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46 Conclusion. “ Enough may perhaps now have been brought forward to shew, that this hypothesis or system relating to the · Seed and Birth of God in the Soul,' which makes it a distinct being or substance, as the Vehiculum Dei, &c. was merely adopted by R. Barclay, but did not originate with him. And, it may be permitted to the most sincere believers in the reality of the influence and guidance of the Holy Spirit, to query whether the Apology, excellent as it is, would not have been still more valuable, if this hypothesis had not been introduced into it.
“ An endeavour to explain, where Scripture is silent, the nature of things that are beyond the reach of human comprehension, has been, it is scarcely necessary to observe, a very frequent error, and one to which men of a vivid imagination, such as George Keith appears to have possessed, may be considered as particularly prone. It may be here added, that were an attempt made to assign the particular causes, which, in different ages, have given rise to distorted views of Christian doctrine, it would probably not be wrong to refer much to a want of properly dis. tinguishing between literal and figurative language, and to a disposition to carry analogical reasoning beyond its just limits.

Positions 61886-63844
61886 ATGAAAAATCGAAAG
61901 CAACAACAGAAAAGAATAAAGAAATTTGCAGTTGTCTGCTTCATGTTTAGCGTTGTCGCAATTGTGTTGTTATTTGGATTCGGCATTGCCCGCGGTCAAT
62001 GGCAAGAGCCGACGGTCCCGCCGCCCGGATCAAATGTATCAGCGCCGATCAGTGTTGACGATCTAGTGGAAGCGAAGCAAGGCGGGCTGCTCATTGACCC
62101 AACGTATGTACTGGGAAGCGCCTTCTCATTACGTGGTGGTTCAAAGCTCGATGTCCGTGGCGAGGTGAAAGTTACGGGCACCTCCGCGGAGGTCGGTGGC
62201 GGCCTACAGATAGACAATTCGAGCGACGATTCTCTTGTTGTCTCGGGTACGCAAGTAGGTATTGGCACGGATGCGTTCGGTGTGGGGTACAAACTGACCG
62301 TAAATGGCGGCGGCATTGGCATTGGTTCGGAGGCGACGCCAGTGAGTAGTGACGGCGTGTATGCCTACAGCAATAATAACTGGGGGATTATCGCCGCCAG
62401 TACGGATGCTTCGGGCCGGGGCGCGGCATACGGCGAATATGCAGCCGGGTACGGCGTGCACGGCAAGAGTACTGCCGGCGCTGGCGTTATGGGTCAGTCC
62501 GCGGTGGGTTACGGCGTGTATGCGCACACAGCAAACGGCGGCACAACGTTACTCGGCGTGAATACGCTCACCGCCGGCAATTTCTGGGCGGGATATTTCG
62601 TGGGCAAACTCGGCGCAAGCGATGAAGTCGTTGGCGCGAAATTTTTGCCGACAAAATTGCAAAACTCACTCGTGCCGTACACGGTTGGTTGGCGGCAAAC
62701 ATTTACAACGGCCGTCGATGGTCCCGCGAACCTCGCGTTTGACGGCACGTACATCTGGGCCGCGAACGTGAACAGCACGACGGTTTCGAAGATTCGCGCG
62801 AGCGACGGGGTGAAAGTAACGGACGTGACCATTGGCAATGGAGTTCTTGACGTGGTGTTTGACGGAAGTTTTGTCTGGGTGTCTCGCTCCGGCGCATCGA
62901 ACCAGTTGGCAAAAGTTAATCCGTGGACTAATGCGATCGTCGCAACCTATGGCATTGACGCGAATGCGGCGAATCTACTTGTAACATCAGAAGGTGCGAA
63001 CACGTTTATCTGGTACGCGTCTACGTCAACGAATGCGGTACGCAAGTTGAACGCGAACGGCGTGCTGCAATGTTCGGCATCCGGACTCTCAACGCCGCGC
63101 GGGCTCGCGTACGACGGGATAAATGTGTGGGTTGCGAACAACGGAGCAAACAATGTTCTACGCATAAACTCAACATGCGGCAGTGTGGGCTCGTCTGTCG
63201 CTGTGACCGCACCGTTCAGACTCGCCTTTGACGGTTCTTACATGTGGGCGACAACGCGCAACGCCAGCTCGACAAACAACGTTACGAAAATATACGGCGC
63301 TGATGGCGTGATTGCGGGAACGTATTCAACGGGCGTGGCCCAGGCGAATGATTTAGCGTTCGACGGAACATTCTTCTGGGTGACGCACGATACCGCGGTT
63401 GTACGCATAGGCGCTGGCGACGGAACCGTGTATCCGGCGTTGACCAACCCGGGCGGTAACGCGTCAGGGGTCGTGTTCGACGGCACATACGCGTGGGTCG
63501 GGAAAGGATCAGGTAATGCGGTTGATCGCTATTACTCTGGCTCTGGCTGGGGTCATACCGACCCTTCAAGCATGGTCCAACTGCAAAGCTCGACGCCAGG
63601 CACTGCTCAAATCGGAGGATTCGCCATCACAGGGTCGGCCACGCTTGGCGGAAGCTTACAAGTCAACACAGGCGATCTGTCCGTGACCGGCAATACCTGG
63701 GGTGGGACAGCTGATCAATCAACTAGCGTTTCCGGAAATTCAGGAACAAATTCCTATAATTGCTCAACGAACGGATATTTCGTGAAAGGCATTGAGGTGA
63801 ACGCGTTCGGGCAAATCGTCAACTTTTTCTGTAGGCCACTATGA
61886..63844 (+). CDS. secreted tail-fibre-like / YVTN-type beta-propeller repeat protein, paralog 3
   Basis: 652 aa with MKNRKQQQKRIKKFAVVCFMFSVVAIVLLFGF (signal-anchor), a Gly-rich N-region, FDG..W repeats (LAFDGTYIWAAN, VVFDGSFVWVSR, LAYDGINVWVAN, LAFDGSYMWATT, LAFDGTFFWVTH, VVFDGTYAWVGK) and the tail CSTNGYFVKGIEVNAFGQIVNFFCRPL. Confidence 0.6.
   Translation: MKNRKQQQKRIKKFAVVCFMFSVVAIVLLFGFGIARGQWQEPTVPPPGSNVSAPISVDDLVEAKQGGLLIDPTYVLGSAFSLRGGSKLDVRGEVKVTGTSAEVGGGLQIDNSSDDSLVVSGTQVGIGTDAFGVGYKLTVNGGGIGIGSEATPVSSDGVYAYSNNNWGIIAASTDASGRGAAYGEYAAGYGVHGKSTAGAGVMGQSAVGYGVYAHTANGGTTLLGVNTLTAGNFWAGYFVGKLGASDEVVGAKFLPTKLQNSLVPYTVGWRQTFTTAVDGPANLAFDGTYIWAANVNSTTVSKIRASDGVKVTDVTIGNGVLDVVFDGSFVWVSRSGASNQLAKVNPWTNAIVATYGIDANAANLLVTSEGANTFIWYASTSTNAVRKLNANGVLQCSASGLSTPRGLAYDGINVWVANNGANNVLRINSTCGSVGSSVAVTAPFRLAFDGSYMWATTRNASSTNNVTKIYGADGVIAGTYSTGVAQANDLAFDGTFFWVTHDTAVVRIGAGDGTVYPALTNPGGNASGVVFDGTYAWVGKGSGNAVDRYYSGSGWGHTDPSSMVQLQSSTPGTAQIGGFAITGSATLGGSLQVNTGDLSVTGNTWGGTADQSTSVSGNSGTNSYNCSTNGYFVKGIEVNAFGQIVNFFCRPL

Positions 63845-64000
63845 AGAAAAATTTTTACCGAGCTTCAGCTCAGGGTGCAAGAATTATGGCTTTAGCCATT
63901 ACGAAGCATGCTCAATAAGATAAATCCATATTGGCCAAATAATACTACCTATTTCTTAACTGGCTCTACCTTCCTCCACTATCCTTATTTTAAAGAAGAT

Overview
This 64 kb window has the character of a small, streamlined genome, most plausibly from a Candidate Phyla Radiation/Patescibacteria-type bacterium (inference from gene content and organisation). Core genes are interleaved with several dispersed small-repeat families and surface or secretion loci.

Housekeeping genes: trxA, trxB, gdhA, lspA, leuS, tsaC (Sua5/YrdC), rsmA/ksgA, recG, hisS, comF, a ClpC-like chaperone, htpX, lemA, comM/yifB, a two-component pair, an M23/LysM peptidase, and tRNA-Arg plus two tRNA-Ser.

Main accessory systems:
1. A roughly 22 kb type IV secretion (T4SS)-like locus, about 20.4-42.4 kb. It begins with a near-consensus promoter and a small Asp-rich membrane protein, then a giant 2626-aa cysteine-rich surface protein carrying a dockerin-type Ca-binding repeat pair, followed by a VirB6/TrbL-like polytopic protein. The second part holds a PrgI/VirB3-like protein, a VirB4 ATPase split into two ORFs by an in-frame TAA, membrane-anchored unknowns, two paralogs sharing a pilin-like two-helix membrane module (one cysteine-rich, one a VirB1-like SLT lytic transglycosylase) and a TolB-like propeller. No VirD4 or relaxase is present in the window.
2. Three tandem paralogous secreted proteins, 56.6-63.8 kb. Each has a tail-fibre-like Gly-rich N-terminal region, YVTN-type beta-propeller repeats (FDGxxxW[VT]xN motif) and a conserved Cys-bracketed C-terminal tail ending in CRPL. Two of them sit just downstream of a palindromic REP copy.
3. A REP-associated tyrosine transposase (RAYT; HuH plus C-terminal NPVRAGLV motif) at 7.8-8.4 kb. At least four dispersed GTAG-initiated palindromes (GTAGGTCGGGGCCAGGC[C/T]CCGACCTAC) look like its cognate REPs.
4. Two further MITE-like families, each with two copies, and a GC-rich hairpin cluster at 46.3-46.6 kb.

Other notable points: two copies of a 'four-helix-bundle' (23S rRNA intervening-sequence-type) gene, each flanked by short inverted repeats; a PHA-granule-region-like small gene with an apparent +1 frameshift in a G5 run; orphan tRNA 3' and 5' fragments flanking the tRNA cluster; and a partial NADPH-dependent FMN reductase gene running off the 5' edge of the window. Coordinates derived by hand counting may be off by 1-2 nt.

“ Although there can be no doubt that amongst those who have entertained some of the views which have been just alluded to, and especially amongst the mystics, many truly pious characters could be enumerated; yet we shall not on that ground be warranted in considering the tenets or notions themselves as being otherwise than prejudicial to the spread of genuine Christianity. Prejudicial they must be, so far as they obscure plain Scriptural truth, and lead away from an attention to it; and they must also be injurious, in that, not being founded on Holy Writ, or at least not on a correct interpretation of its contents, they will often be found in opposition to what may perhaps be called the sound philosophy of the human mind ; and hence an unnecessary occasion of stumbling is laid in the way of a cordial reception of Gospel truth.”
HAI EBN YOKDAN. The following Extract from a work entitled “ Mahometanism Unveiled,” by “ the Rev. Charles Forster, Chancellor
of Ardfurt,” &c., affords a collateral testimony, from an independent witness, of the connexion between George Keith and our early Friends; and it also supplies a link in the chain which connects the mysticism of the ancient Philosophy with the origin of Barclay's doctrine of “ Universal and Saving Light.”